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Councilman Curran files for personal bankruptcy

Longtime City Councilman Robert W. Curran filed for personal bankruptcy in June, a move he said was necessary to avoid foreclosure on his Northeast Baltimore home.

Curran, 63, said in an interview Thursday that he will repay all of his restructured debt over the next five years under Chapter 13 bankruptcy, which allows individuals to keep their property while developing a plan through the court to repay some or all of the money owed on credit cards, auto loans, medical bills and other debt.

Curran said he will repay his debt "dollar for dollar."

"Just because I am in elected government doesn't mean me and my wife are immune," Curran said. "Folks file for bankruptcy. You live beyond your means sometimes. ... We're making the payments, and we're moving on with our lives."

Curran was elected to City Council in 1995 to represent District 3, which includes Hamilton, Lauraville, Original Northwood and Morgan State University. The full-time position paid about $61,000 last year.

In the bankruptcy filing, the councilman declared about $224,000 in liabilities and about $162,000 in assets.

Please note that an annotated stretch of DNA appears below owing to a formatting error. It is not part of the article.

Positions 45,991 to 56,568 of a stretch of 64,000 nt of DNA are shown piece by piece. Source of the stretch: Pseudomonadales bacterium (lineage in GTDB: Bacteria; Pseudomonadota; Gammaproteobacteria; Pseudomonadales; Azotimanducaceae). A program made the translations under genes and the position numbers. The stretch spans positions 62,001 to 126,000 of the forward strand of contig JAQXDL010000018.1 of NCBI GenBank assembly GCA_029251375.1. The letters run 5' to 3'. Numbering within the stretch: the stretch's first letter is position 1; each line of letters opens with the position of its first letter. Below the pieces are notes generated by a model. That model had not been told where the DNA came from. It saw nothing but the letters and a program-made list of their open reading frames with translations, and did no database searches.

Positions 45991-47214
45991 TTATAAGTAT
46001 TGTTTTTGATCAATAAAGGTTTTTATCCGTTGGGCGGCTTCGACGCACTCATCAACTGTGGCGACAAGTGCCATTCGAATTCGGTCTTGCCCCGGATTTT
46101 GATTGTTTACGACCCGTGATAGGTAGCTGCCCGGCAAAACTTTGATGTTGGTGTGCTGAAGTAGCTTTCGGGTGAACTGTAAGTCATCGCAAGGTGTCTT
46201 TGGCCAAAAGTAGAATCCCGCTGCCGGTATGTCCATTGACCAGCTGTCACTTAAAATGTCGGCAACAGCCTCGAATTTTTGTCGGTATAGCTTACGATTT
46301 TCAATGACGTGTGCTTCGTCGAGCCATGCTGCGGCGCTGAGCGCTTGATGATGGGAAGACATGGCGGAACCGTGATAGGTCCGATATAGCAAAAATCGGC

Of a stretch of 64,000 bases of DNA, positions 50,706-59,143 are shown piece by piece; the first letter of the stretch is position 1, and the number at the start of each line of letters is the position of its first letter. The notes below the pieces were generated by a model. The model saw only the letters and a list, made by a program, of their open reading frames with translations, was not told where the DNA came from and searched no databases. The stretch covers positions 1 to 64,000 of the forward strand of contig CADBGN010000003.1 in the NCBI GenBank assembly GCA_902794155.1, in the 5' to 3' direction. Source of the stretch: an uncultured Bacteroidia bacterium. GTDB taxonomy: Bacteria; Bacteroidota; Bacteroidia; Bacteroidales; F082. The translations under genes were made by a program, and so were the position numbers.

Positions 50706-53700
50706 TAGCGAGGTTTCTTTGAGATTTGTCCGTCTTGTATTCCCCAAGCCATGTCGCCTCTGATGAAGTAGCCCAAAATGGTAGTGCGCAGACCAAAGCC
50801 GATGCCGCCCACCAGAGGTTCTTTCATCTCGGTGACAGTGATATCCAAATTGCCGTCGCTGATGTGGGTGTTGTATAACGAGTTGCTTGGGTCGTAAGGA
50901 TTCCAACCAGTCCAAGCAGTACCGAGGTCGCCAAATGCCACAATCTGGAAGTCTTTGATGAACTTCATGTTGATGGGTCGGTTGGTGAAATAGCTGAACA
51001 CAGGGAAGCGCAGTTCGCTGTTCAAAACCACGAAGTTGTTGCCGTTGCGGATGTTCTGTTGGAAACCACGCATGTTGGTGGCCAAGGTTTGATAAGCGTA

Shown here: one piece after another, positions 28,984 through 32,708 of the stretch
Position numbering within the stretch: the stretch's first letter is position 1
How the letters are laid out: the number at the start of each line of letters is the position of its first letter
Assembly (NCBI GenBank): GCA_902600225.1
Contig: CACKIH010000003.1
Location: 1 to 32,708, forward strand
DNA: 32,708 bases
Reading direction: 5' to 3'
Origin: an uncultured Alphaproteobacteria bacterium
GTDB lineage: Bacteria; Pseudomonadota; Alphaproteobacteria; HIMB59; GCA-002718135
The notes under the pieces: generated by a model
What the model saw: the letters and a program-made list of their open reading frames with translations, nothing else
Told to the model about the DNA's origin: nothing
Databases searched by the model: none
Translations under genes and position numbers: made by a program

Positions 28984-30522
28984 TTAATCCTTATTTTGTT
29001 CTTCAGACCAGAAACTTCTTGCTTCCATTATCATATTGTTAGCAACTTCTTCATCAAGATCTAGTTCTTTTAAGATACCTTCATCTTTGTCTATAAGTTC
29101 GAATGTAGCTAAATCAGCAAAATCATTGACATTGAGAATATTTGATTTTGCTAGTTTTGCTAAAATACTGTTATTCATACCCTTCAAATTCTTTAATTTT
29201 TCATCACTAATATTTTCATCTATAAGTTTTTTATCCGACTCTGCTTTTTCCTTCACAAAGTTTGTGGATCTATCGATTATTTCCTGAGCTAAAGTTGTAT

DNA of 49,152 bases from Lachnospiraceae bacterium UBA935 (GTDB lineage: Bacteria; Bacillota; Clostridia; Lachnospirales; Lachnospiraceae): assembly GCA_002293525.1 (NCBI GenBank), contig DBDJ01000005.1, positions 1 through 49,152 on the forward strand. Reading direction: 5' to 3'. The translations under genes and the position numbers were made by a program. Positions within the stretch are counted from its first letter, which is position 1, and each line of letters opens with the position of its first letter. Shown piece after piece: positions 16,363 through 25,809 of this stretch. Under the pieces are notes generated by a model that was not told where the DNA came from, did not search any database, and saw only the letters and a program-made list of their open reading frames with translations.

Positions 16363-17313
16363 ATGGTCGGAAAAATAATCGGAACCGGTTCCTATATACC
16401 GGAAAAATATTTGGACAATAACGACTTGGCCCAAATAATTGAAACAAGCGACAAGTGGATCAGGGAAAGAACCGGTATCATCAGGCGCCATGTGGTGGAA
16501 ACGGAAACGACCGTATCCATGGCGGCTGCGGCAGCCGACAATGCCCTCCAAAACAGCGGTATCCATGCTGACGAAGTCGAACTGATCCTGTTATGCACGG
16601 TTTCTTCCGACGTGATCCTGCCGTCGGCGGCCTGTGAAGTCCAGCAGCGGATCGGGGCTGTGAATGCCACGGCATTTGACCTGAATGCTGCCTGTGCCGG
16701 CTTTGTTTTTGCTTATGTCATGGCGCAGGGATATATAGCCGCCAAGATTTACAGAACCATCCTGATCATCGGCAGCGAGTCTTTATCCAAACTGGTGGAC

A community leader in Curran's district said she does not believe the bankruptcy would affect the councilman's ability to serve constituents.

"I am sorry to hear this," said Naomi Benyowitz, director of the HARBEL Community Organization, which serves the Harford and Belair road corridors. "It's very common, and maybe more so now because things are so tight. The only concern I would have is a personal concern for him and his wife.

"I am sure he is very conscientious about his work and taking care of his constituents. I have every confidence he will work this out. As far as we're concerned, he has done his job magnificently."

In 2012, more than 366,000 individuals filed for Chapter 13 bankruptcy, according to a U.S. courts database.

Curran said the experience will make him a better councilman.

"I feel the pain that folks feel in this day and age, job losses and medical reasons," Curran said. "We're going to climb out of the hole and move forward. ... When people talk to me about taxes and fees and everything going up, I have a more clear understanding."

During his tenure, Curran spearheaded the campaign to pass a public smoking ban in Baltimore, effective in 2008. He often leads anti-animal abuse efforts and fought to open the city's towing business to more vendors.

Curran comes from a political family. He is a son of the late City Councilman J. Joseph Curran. His brother, J. Joseph Curran Jr., is a former Maryland attorney general. Another brother, the late Martin E. "Mike" Curran, also served on the City Council.

His niece, Baltimore District Judge Catherine Curran O'Malley, is married to the governor.

Curran previously worked as a foreman at Domino Sugars.

ywenger@baltsun.com

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